In this year-end retrospective, host Aaron Kling talks about what we’ve learned about COVID-19.
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Aaron Kling 00:00
The views and opinions expressed during “Eye on the Triangle” do not represent WKNC, or the student media. Your dial is currently tuned to “Eye on the Triangle” at WKNC 88.1. Thanks for listening.
Aaron Kling 00:12
Hello everyone. I’m Aaron Kling for WKNC 88.1’s “Eye on the Triangle.” And tonight, we’ll be discussing COVID-19. Naturally, all of you have heard quite a bit about this disease so far, but we at “Eye on the Triangle” thought it would be good to close up the end of 2020 with a breakdown of what we know about COVID. We’ll do our best to strive to present you with information that you haven’t already heard 1,000 times. All right. Let’s begin then.
Aaron Kling 00:59
What do we know about COVID-19 now that we didn’t know about to begin with? As anyone would expect, researchers worldwide have been studying COVID-19 essentially non-stop. Today, compared to its identification of Wu Han China in the month of December, we have more lab research, case studies and examples of the disease among the public than ever before. Let’s go over a few.
Aaron Kling 01:23
COVID-19 was originally believed to primarily target the elderly, with risk of complications growing alongside the age of the patient. Unfortunately, we are now aware that children can present more than mild symptoms once infected, and one in three children that are hospitalized will require transfer to an intensive care unit SARS COV2 has largely been identified as a respiratory virus. Common are the same effects compared a lot to the flu. And any of our listeners that have long memories will remember that health officials stated as much here on “Eye on the Triangle.” For the most part, these details remain true. SARS COV-2 infections can give a person aches, fever, chills, coughing, everything you would expect. Yet research has also demonstrated the virus can have worrying secondary effects in the body even after it has been defeated by our immune system. Our bodies work into a frenzy by the presence of a pathogen can cause inflammation of the tissue of the heart. This can create chest pain and further down the road can increase your risk of heart failure. Additionally, COVID fog a state of persistent absent mindedness, has been reported in the wake of some cases. It’s sort of like you’re stuck in confusion, like everything doesn’t really make as much sense. This can leave the affected individual unbalanced for weeks, even after the disease passes.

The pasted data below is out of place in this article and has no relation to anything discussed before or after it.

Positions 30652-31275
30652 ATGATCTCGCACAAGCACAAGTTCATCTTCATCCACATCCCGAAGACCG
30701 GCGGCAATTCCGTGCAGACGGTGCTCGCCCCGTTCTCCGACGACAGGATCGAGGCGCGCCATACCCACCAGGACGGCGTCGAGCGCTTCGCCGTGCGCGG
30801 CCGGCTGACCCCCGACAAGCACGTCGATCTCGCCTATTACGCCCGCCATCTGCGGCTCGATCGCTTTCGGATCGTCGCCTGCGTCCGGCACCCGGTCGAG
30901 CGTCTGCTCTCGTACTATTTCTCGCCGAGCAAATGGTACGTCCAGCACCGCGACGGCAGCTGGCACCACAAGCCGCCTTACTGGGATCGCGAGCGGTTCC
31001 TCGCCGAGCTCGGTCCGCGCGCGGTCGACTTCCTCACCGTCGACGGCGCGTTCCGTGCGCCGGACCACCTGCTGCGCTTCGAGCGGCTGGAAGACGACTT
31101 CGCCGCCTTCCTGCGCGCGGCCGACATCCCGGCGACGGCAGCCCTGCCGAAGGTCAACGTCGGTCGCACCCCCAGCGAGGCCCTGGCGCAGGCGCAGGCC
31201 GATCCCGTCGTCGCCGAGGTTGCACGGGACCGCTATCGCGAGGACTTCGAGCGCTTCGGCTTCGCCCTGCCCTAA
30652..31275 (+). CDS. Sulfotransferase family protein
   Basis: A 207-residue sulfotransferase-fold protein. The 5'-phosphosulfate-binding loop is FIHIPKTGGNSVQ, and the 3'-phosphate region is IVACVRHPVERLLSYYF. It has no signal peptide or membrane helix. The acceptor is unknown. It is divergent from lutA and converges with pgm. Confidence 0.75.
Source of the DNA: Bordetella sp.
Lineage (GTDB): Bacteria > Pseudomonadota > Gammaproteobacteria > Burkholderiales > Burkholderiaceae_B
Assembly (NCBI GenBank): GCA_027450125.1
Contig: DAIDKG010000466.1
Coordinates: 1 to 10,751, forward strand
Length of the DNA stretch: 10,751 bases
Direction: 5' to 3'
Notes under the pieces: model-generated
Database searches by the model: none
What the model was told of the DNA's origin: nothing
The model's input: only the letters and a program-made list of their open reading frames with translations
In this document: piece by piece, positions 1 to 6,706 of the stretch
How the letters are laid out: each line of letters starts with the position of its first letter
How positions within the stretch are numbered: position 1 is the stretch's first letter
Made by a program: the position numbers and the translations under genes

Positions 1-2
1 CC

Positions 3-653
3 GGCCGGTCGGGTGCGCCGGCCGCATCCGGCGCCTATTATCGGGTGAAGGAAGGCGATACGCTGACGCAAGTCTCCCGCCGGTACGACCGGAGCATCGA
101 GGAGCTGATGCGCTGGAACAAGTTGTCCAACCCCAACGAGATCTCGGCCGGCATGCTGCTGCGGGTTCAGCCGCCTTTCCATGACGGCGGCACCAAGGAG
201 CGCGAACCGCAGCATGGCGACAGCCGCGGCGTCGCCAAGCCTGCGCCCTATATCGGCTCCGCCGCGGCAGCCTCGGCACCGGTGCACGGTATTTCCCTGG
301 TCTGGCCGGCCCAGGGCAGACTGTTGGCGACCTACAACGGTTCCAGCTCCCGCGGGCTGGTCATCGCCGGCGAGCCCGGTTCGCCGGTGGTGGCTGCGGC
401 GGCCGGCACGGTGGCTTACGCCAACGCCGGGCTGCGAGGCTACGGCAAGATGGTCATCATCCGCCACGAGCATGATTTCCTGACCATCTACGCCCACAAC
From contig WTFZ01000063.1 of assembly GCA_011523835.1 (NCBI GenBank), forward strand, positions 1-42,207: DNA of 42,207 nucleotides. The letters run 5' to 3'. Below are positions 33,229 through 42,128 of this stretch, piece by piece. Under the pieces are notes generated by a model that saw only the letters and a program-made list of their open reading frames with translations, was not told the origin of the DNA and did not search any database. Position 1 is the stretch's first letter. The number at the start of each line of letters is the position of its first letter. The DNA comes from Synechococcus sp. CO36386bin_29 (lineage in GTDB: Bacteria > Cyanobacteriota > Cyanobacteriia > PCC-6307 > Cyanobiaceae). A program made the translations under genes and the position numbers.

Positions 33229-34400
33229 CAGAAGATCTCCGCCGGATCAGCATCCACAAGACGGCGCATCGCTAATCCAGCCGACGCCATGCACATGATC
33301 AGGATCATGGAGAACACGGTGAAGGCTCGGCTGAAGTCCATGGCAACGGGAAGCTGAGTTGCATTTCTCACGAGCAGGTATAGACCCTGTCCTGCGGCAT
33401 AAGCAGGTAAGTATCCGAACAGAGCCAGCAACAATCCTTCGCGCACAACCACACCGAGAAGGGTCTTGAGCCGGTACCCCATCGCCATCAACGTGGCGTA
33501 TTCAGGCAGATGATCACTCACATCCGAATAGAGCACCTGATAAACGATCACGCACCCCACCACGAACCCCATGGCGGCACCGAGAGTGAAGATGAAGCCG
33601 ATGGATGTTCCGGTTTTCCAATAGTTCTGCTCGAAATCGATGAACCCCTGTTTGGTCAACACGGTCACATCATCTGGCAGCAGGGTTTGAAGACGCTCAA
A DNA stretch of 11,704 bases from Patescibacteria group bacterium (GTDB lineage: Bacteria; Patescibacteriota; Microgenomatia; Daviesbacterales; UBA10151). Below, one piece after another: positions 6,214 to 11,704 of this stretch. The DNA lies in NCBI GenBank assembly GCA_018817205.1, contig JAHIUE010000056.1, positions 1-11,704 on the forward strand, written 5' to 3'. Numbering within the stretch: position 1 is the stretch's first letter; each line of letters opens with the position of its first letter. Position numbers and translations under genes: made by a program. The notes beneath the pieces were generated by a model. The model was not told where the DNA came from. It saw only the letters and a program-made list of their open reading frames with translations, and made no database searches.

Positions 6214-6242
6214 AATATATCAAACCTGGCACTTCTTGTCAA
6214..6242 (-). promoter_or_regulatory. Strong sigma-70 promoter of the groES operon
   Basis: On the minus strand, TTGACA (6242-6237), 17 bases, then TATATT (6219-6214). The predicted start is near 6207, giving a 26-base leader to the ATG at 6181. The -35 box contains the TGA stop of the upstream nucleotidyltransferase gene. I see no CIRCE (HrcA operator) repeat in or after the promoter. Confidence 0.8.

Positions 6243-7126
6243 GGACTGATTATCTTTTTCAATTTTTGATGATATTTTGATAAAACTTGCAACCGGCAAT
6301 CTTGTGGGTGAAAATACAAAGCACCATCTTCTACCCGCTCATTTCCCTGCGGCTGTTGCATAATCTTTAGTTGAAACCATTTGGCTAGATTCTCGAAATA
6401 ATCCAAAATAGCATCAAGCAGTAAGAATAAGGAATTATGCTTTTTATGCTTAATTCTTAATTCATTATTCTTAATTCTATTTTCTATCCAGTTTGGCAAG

Aaron Kling 02:56
These effects have even been reported individuals who experienced mild symptoms, leaving researchers wondering what the long-term prognosis for survivors will entail. Though COVID-19 remains serious, we’ve learned a few things that may make it easier to deal with. Firstly, vaccine production can be achieved much faster than experts previously believed was possible. More on this later, but consider that we may be seeing vaccines by 2021. A lightning quick development timetable considering such treatments normally take 10 to 15 years to complete. COVID has a low rate of mutation, at least when compared to other viruses. While we have seen some variation and mutations in COVID over the course of the pandemic. This is really resulted only in one major branch, which did little to change the danger or infectivity of the disease. The low amount of mutation is excellent news, both for researching treatments, cures and preventative measures as well as for ensuring the disease’s impact doesn’t worsen.